“Teachers shouldn’t be forced to promote ideologies that are harmful to their students and that they believe are false,” Langhofer said. “Nor should they be silenced for commenting at a public meeting.”

How and why Loudoun County became the face of the nation’s culture wars

Following the state Supreme Court’s ruling, Cross will continue to work as a physical education teacher in Loudoun as his lawsuit proceeds through county circuit court, according to Langhofer.

Despite the ongoing lawsuit, the Loudoun school board in mid-August approved a new policy that allows transgender students access to school facilities and activities that match their gender identities — and that requires employees to address transgender children by their names and pronouns. Loudoun adopted the guidelines in obedience to a Virginia law, passed in 2020, that requires school districts statewide to update their rules for the treatment of transgender students to help guard against harassment.

Lawyers for the alliance have asked the circuit court to halt enforcement of Loudoun’s transgender policy while the lawsuit makes its way through the legal system.

Cross’s attorneys also recently filed a motion asking to add teachers Monica Gill and Kimberly Wright as plaintiffs in the lawsuit. Like Cross, Gill and Wright argue that they should not be required to address transgender students by their pronouns because doing so goes against the teachers’ core beliefs.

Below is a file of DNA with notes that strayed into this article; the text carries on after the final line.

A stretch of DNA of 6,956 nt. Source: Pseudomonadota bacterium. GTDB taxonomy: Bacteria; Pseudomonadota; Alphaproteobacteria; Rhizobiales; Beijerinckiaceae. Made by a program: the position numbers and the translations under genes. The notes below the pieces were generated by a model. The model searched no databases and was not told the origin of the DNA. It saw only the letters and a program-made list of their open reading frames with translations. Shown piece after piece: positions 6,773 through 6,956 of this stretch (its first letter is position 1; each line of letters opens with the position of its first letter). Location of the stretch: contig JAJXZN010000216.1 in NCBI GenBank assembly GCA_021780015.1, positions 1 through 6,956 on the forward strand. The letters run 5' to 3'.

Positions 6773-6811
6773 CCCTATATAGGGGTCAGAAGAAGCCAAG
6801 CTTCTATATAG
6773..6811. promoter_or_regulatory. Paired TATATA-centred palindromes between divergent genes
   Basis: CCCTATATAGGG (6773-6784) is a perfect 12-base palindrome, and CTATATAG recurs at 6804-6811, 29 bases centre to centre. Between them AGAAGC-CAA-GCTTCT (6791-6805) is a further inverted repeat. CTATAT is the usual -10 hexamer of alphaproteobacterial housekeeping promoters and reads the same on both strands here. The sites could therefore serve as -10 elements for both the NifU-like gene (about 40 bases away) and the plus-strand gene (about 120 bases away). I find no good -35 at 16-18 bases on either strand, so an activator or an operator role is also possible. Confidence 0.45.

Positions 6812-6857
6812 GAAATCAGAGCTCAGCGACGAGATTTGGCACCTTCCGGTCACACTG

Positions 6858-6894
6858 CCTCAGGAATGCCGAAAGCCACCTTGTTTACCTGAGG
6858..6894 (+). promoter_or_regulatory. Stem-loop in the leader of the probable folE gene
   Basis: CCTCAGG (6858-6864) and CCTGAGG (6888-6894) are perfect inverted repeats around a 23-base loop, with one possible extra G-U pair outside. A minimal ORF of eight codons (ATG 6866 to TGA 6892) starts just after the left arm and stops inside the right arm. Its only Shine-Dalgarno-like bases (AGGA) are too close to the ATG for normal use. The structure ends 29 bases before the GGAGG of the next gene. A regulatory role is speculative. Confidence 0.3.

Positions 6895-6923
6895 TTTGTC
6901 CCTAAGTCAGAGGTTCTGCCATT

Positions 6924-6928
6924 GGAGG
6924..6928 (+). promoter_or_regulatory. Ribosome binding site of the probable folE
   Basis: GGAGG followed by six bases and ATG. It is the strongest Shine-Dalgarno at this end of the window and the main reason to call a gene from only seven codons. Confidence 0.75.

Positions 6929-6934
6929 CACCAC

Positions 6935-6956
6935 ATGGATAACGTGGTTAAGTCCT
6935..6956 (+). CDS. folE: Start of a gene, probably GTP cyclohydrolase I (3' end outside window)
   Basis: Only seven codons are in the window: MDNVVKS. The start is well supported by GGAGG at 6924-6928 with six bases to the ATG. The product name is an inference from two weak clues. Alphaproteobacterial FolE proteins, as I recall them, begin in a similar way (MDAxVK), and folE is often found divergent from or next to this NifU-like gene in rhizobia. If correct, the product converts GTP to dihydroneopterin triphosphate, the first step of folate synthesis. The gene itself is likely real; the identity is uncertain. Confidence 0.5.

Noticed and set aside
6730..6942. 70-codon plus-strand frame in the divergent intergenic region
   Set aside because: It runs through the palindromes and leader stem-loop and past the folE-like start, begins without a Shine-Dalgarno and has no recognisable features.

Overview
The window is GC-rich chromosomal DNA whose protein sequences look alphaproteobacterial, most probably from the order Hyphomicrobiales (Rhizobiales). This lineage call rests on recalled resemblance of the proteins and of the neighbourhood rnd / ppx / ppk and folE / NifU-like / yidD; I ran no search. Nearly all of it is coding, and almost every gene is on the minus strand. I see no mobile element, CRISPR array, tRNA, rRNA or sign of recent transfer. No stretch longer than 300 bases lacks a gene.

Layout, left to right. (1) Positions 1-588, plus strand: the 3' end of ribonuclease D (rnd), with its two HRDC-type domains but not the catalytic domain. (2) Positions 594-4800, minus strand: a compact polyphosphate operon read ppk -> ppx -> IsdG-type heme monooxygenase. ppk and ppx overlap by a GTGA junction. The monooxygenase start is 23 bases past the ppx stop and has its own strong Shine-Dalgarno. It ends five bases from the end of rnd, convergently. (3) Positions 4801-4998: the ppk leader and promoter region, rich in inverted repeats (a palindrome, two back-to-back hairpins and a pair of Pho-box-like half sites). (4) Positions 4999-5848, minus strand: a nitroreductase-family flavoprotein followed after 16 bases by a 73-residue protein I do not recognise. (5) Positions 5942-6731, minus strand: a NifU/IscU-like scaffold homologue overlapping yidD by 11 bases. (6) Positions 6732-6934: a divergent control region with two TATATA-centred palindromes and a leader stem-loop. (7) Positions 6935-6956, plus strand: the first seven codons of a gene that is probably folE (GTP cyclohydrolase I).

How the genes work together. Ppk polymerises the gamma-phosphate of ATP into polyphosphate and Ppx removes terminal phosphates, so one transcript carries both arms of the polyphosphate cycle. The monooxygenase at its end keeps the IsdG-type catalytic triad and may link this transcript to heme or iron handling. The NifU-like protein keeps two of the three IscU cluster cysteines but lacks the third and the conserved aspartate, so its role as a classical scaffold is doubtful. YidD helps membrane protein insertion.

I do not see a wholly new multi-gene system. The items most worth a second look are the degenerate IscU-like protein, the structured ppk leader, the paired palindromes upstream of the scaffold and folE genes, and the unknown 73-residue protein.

The alliance expects to receive a decision later this week on whether the teachers can be added to the complaint.

In Monday’s court order, the justices wrote that they found one of the Loudoun school district’s main stated reasons for suspending Cross — that the teacher’s comments about transgender rights were disrupting typical school operations — unconvincing.

The justices wrote that Loudoun never produced any real evidence that Cross’s continuation as a physical education teacher would “harm children.” Nor was there sufficient parent outrage to justify Cross’s suspension, the justices concluded.

“A tiny minority of parents requested that Cross not interact with their children,” the justices wrote. “However, the Defendants [Loudoun County Public Schools] identify no case in which such a nominal actual or expected disturbance justified restricting speech as constitutionally valued as Cross’.”

On Tuesday, leaders of LGBTQ rights groups in neighboring Fairfax County called on school and elected officials in that county to speak out against the high court’s ruling, saying it lent support to the idea that “teachers have the right to publicly declare their intent to deadname and misgender their students,” according to a news release from FCPS Pride, the Pride Liberation Project and GLSEN Northern Virginia.

“A ruling like this rolls back the clock at a time when trans students need our support,” said David Aponte, chair of the Northern Virginia chapter of GLSEN.